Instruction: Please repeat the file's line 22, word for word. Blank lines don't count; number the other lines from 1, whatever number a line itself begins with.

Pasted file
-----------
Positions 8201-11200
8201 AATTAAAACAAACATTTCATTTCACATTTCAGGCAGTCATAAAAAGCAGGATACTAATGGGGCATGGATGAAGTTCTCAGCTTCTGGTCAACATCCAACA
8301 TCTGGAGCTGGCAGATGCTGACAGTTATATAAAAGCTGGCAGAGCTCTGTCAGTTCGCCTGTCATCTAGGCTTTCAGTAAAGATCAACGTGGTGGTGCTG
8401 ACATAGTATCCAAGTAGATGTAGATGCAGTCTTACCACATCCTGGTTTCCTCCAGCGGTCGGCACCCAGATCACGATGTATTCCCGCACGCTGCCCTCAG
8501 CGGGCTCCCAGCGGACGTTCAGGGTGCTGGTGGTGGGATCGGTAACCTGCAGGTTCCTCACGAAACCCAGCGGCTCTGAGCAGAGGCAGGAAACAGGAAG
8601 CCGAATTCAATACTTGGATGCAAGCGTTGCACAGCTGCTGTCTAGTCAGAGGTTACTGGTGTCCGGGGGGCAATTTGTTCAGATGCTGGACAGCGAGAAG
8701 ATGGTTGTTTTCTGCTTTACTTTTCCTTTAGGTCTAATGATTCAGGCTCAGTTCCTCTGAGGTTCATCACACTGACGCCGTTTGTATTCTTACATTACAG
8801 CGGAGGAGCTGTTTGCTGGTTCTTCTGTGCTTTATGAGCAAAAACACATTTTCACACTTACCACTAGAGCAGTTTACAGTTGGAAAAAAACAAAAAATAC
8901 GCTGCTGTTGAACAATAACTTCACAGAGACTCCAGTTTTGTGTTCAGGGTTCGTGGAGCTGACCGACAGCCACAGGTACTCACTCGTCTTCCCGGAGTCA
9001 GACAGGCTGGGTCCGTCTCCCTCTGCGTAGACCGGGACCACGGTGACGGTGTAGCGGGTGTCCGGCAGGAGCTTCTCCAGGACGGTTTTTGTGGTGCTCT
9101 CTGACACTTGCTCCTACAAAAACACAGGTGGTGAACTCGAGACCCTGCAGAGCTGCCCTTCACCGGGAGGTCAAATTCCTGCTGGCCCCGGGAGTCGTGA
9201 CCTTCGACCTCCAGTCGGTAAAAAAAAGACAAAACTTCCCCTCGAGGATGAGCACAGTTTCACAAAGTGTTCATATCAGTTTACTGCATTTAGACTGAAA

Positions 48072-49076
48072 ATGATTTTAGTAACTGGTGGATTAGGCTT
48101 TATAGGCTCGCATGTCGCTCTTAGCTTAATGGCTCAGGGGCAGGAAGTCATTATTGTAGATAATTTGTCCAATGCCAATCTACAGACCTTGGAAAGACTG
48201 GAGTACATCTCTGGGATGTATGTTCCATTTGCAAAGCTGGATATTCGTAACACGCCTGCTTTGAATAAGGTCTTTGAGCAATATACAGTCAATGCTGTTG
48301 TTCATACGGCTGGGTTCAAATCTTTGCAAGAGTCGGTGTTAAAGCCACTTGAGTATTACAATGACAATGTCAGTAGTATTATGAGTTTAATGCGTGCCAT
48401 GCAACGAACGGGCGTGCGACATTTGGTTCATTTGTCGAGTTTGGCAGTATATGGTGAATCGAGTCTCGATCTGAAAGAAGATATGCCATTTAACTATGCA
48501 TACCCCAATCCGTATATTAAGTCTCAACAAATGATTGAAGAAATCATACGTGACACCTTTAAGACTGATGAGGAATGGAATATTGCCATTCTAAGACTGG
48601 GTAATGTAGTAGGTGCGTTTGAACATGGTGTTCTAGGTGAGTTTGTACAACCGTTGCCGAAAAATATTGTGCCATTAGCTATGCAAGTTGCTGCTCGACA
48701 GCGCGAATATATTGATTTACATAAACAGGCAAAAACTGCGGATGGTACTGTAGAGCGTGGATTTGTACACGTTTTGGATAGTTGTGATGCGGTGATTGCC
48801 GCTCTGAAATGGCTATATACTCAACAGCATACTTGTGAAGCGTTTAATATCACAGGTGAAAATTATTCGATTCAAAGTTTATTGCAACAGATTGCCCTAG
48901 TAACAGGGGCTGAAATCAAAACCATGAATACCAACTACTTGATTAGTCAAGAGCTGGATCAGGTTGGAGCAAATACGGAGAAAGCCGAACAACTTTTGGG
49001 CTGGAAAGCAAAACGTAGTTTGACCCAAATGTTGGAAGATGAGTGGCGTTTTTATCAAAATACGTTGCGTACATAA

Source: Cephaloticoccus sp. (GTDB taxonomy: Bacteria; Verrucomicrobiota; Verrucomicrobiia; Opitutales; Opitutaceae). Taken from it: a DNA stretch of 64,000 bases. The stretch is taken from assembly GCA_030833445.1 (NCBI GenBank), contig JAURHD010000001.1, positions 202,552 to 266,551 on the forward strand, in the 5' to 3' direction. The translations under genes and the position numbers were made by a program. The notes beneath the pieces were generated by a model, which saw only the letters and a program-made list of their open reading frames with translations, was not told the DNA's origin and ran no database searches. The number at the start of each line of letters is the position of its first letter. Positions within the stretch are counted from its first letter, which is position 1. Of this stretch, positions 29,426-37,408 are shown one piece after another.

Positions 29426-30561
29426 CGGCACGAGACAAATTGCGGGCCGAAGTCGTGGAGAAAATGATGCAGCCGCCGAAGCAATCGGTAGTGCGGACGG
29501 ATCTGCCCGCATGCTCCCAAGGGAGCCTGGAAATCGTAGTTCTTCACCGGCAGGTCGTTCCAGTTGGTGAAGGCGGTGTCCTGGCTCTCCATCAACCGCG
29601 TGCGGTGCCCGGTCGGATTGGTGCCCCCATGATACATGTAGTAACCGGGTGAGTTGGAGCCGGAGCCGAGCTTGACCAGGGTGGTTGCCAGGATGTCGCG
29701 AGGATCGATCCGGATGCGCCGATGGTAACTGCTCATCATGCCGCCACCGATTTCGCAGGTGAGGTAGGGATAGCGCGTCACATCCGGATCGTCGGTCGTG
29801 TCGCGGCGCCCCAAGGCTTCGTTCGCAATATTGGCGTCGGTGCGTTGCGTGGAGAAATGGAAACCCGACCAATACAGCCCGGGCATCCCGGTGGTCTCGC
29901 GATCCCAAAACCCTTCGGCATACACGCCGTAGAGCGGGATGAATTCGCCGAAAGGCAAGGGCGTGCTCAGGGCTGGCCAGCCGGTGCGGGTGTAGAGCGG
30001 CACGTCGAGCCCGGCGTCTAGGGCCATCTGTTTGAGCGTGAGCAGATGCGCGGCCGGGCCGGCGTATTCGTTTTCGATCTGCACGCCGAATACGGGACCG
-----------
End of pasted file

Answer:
48801 GCTCTGAAATGGCTATATACTCAACAGCATACTTGTGAAGCGTTTAATATCACAGGTGAAAATTATTCGATTCAAAGTTTATTGCAACAGATTGCCCTAG